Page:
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Asynchronous task processing in Node.js with Bull

bnevilleoneill profile image Brian Neville-O'Neill Originally published at blog.logrocket.com on ・8 min read

Written by Godwin Ekuma✏️

When handling requests from API clients, you might run into a situation where a request initiates a CPU-intensive operation that could potentially block other requests. Instead of processing such tasks immediately and blocking other requests, you can defer it to be processed in the future by adding information about the task in a processor called a queue. A task consumer will then pick up the task from the queue and process it.

Queues are helpful for solving common application scaling and performance challenges in an elegant way. According to the NestJS documentation, examples of problems that queues can help solve include:

  • Smoothing out processing peaks
  • Breaking up monolithic tasks that may otherwise block the Node.js event loop
  • Providing a reliable communication channel across various services

Bull is a Node library that implements a fast and robust queue system based on Redis. Although it is possible to implement queues directly using Redis commands, Bull is an abstraction/wrapper on top of Redis. It provides an API that takes care of all the low-level details and enriches Redis’ basic functionality so that more complex use cases can be handled easily.

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Before we begin using Bull, we need to have Redis installed. Follow the guide on Redis Labs guide to install Redis, then install Bull using npm or yarn.

npm install bull --save


yarn add bull

Creating a queue

Create a queue by instantiating a new instance of Bull.


Queue(queueName: string, url?: string, opts?: QueueOptions): Queue

The optional url parameter is used to specify the Redis connection string. If no url is specified, bull will try to connect to default Redis server running on localhost:6379

QueueOptions interface

interface QueueOptions {
  limiter?: RateLimiter;
  redis?: RedisOpts;
  prefix?: string = 'bull'; // prefix for all queue keys.
  defaultJobOptions?: JobOpts;
  settings?: AdvancedSettings;


limiter:RateLimiter is an optional field in QueueOptions used to configure maximum number and duration of jobs that can be processed at a time. See RateLimiter for more information.


redis: RedisOpts is also an optional field in QueueOptions. It’s an alternative to Redis url string. See RedisOpts for more information.


settings: AdvancedSettings is an advanced queue configuration settings. It is optional, and Bull warns that shouldn’t override the default advanced settings unless you have a good understanding of the internals of the queue. See AdvancedSettings for more information.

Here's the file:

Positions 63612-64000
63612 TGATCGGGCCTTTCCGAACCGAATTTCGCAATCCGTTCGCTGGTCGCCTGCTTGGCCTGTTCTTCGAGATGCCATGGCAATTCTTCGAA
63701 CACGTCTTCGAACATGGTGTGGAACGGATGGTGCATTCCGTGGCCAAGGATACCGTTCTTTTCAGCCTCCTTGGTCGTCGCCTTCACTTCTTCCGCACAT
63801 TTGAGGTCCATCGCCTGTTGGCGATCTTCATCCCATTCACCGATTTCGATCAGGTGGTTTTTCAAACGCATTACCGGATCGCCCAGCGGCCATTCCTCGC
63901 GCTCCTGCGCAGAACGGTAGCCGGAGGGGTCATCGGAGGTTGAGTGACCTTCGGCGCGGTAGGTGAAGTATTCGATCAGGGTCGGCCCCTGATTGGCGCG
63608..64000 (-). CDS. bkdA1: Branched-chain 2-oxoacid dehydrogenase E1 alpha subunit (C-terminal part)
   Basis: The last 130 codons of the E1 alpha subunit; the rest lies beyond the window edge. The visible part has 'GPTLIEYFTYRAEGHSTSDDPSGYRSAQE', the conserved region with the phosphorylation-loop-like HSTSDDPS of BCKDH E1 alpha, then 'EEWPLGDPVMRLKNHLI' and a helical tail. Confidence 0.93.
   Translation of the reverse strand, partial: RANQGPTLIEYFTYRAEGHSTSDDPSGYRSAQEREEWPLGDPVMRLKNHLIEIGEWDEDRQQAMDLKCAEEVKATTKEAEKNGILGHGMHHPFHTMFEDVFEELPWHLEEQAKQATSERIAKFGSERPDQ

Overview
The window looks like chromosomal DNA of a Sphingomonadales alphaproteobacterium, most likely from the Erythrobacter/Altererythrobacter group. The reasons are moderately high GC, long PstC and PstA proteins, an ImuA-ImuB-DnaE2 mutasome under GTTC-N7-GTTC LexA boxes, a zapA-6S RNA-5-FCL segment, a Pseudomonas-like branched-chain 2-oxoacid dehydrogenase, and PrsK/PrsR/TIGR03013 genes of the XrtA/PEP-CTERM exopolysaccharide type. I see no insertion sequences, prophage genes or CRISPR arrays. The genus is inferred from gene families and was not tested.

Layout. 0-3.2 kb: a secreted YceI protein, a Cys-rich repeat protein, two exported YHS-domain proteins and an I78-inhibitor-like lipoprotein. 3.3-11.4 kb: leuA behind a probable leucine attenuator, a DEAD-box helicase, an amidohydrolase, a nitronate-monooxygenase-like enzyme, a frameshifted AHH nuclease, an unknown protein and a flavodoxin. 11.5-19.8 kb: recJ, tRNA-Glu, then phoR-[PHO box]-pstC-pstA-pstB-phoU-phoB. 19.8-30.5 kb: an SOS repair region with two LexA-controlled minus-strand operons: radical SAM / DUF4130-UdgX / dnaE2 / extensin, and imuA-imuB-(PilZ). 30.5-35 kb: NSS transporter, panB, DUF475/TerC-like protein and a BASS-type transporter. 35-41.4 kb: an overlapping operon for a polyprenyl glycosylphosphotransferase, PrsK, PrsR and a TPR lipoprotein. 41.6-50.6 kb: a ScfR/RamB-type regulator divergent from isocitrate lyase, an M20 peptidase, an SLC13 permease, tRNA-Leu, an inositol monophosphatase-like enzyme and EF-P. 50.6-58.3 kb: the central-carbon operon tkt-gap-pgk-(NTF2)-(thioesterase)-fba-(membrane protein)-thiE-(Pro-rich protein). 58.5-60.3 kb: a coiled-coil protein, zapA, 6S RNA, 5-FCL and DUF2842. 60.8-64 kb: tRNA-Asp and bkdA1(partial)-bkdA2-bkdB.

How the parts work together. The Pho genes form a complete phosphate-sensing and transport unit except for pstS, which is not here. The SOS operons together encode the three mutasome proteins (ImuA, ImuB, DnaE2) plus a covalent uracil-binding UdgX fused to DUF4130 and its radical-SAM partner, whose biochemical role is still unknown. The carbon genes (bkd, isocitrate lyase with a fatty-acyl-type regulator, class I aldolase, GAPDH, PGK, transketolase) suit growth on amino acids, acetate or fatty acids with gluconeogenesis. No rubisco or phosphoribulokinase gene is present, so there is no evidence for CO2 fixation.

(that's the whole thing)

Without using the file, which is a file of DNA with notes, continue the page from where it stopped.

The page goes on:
A basic queue would look like this:

const Queue = require(bull);

const videoQueue - new Queue('video');

Creating a queue with QueueOptions

// limit the queue to a maximum of 100 jobs per 10 seconds
const Queue = require(bull);

const videoQueue - new Queue('video', {
  limiter: {
  max: 100,
  duration: 10000

Each queue instance can perform three different roles: job producer, job consumer, and/or events listener. Each queue can have one or many producers, consumers, and listeners.


A job producer creates and adds a task to a queue instance. Redis stores only serialized data, so the task should be added to the queue as a JavaScript object, which is a serializable data format.

add(name?: string, data: object, opts?: JobOpts): Promise<Job>

A task would be executed immediately if the queue is empty. Otherwise, the task would be added to the queue and executed once the processor idles out or based on task priority.

You can add the optional name argument to ensure that only a processor defined with a specific name will execute a task. A named job must have a corresponding named consumer. Otherwise, the queue will complain that you’re missing a processor for the given job.

Job options

Jobs can have additional options associated with them. Pass an options object after the data argument in the add() method.

Job options properties include:

interface JobOpts {
  priority: number; // Optional priority value. ranges from 1 (highest priority) to MAX_INT  (lowest priority). Note that
  // using priorities has a slight impact on performance, so do not use it if not required.

  delay: number; // An amount of miliseconds to wait until this job can be processed. Note that for accurate delays, both
  // server and clients should have their clocks synchronized. [optional].

  attempts: number; // The total number of attempts to try the job until it completes.

  repeat: RepeatOpts; // Repeat job according to a cron specification.

  backoff: number | BackoffOpts; // Backoff setting for automatic retries if the job fails

  lifo: boolean; // if true, adds the job to the right of the queue instead of the left (default false)
  timeout: number; // The number of milliseconds after which the job should be fail with a timeout error [optional]

  jobId: number | string; // Override the job ID - by default, the job ID is a unique
  // integer, but you can use this setting to override it.
  // If you use this option, it is up to you to ensure the
  // jobId is unique. If you attempt to add a job with an id that
  // already exists, it will not be added.

  removeOnComplete: boolean | number; // If true, removes the job when it successfully